I was fearful about returning to the hospital; fearful about seeing my cousin on the same ward that my father had been on.  Sights, sounds, touch: memories mirrored in the present bringing back raw emotions.

Every time my cousin and I had got together we would get into trouble.  We would run screaming through the old family house, sometimes throwing horse chestnuts at the ground: dropping pencils through the pine holes of the family home on the elderly and young alike. We had fun together.   As we grew, we grew apart.  He went off to explore the world, and for a long time I stayed at the family home.  He would always return though; like a wild animal that returned to a place mark.  Now, I will witness his decline: too frail to talk, a ghost of his former self.

Walking into the hospital, I felt like a young colt shying at an unknown object:  same smell, same space.   I had the same friend at my side that had supported me the day after my grandmother had died.  My cousin was on the same floor as my father.

I stayed for many hours.  I could have stayed longer.  I want to go again. I saw faces of patients that had been in the hospital since my father was there.  When I hit the button for the nurse, the woman who appeared was a wonderful person who worked with my father when he been sick.  I saw my cousin’s mother: a strong woman, struggling to cope in a situation that nothing can prepare you for.  What I realized was that as much as I was feeling, as much as I have shared here; to support my cousin and his family was more important than my sadness of the past.  I had a wonderful friend waiting in the family room, and a beautiful cousin that could benefit from my support- the NOW needs me. Like the promise I made so many years ago to my father: to do, not because it is easy, but because it is the right thing: for love.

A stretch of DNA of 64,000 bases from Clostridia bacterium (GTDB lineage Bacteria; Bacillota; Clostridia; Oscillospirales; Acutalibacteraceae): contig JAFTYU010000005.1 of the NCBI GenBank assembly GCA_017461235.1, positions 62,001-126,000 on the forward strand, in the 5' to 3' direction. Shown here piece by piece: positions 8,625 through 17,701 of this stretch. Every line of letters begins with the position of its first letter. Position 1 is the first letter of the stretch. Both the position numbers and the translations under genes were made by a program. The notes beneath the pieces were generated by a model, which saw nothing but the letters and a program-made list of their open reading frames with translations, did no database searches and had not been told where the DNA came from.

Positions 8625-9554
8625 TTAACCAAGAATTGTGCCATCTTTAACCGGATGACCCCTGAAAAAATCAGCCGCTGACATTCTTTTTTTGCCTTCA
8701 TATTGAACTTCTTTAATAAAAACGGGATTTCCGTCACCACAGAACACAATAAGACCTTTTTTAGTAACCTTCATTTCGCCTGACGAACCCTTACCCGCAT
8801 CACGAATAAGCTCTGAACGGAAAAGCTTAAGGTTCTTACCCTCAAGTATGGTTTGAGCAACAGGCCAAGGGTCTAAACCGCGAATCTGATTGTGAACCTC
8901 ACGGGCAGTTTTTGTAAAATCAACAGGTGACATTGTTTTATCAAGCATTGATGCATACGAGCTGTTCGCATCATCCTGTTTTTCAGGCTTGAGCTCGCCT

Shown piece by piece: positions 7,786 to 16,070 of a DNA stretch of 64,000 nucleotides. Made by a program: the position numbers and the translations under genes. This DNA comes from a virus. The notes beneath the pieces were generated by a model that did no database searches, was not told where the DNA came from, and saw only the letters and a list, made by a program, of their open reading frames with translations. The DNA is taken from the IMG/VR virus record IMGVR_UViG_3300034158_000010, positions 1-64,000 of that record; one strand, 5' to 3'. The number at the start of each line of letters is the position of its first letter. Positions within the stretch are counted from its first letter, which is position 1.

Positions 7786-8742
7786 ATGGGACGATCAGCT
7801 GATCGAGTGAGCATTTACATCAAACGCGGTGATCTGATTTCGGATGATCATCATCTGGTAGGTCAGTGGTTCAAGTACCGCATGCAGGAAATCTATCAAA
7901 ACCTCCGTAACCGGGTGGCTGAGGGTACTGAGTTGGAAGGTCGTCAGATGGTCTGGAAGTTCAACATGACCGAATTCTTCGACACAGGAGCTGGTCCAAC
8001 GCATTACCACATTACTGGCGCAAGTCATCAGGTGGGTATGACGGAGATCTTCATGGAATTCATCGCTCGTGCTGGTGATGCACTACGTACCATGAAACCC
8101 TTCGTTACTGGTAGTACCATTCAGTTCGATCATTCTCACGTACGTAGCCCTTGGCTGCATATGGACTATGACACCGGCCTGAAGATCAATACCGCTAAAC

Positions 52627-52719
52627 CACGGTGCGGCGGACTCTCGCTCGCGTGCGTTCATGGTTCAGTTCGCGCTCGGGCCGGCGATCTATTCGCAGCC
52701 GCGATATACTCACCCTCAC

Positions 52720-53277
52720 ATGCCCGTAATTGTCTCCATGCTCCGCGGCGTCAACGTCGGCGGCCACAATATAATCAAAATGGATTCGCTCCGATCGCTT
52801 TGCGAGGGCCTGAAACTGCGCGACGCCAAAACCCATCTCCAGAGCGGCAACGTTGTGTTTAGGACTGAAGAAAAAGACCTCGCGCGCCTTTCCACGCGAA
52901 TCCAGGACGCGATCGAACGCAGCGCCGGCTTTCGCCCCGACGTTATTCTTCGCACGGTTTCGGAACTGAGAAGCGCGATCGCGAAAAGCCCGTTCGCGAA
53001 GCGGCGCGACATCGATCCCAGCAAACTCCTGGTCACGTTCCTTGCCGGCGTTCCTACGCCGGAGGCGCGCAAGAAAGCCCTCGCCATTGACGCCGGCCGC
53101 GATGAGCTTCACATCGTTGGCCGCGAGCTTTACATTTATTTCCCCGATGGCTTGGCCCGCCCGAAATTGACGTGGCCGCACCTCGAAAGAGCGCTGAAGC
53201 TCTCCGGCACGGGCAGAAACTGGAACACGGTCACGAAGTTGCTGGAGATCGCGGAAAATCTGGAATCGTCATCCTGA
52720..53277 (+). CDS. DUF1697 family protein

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Great Grandmother’s Blanket?

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I found my great-grandmother’s baby photo in the bottom of a trunk.   Her name was Laura Bedell by marriage.  I really would never have known it was her save the hand written note attached to it.  I recognized my grandfather’s writing, ” mother as a baby.”

It is a tintype; sadly the picture is too small to show her mother’s face. Even if I have more photo tintypes of her I would never recognize her.  I know her name was Anne Whitmarsh after she was married. I was intrigued to find a photo so old that I still could identify.   Great-gran was born around 1877.

What really surprised me was that I thought I could identify the quilt that gran was peacefully nestled in- and I still have it.  If this is true, it would be amazing.  I will honestly confess I am not certain.  It looks very much alike, and I know the quilt was made on a hand loom and hand stitched at the edges-old, in short.  Old enough?  The one?  I really don’t know, but what an interesting connection.